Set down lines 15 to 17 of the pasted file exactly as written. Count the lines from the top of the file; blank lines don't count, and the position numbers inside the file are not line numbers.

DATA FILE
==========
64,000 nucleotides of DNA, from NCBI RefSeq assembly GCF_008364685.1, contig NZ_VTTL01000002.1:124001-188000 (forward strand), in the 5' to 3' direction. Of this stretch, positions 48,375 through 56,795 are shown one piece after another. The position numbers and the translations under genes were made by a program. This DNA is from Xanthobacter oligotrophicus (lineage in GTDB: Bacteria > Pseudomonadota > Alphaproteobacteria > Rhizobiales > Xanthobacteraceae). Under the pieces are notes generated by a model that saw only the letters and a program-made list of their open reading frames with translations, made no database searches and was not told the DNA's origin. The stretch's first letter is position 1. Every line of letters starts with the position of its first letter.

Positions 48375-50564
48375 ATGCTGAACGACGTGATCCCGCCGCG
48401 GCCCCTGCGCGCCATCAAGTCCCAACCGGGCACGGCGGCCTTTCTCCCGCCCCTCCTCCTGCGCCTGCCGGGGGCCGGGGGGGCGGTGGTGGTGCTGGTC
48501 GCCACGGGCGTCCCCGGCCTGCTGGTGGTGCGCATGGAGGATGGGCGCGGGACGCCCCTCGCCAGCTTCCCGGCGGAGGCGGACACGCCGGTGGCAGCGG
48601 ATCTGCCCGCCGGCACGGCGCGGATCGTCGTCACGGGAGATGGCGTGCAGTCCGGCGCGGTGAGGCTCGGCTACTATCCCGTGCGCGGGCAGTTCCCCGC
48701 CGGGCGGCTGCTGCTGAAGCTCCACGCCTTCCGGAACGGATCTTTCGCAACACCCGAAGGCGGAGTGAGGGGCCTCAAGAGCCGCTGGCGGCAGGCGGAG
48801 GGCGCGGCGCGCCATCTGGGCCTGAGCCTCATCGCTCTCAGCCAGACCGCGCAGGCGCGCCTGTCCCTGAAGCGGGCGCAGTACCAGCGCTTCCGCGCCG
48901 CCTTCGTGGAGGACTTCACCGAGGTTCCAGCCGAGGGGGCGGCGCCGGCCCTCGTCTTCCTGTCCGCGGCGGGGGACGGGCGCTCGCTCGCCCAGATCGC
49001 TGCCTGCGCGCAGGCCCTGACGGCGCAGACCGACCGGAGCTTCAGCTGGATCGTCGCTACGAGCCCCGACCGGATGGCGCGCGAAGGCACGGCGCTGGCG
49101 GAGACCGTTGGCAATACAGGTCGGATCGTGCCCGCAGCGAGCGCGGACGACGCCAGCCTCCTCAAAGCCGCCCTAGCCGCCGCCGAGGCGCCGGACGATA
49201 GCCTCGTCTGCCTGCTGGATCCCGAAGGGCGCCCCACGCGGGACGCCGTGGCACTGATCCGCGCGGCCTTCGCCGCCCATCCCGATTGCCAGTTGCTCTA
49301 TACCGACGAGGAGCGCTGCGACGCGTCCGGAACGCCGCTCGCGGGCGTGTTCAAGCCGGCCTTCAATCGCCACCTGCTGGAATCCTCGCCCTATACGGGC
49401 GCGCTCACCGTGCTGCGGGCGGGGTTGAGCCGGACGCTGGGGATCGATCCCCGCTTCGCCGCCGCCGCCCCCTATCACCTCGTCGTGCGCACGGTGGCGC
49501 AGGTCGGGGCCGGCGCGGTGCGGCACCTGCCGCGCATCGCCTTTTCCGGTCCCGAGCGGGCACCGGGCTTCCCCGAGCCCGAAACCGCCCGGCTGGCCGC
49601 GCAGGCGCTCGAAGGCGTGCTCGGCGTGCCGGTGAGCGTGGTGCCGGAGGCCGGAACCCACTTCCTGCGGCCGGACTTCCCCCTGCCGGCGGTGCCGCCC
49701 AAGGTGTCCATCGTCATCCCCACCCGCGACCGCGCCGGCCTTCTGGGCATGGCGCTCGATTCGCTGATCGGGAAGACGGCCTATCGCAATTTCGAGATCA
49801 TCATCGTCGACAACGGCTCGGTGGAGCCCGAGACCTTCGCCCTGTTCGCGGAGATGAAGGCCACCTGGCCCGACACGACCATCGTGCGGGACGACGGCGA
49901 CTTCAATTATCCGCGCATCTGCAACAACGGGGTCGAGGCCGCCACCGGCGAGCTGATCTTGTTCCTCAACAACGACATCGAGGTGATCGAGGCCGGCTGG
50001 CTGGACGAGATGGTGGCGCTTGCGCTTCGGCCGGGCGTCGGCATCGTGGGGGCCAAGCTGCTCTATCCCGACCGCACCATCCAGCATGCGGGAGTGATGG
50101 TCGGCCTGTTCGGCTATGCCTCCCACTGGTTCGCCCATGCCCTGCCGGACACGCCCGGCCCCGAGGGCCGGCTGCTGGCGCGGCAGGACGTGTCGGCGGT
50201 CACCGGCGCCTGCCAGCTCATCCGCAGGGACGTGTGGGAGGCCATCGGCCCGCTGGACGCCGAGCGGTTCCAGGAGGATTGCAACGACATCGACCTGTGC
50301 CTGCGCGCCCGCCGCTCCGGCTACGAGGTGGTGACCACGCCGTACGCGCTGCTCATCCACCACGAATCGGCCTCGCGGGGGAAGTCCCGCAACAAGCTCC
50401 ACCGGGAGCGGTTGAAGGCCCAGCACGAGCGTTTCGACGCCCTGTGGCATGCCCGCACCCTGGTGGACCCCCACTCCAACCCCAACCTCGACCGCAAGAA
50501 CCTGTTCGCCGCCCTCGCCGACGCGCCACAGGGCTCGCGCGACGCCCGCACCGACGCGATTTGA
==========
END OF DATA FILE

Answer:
49501 AGGTCGGGGCCGGCGCGGTGCGGCACCTGCCGCGCATCGCCTTTTCCGGTCCCGAGCGGGCACCGGGCTTCCCCGAGCCCGAAACCGCCCGGCTGGCCGC
49601 GCAGGCGCTCGAAGGCGTGCTCGGCGTGCCGGTGAGCGTGGTGCCGGAGGCCGGAACCCACTTCCTGCGGCCGGACTTCCCCCTGCCGGCGGTGCCGCCC
49701 AAGGTGTCCATCGTCATCCCCACCCGCGACCGCGCCGGCCTTCTGGGCATGGCGCTCGATTCGCTGATCGGGAAGACGGCCTATCGCAATTTCGAGATCA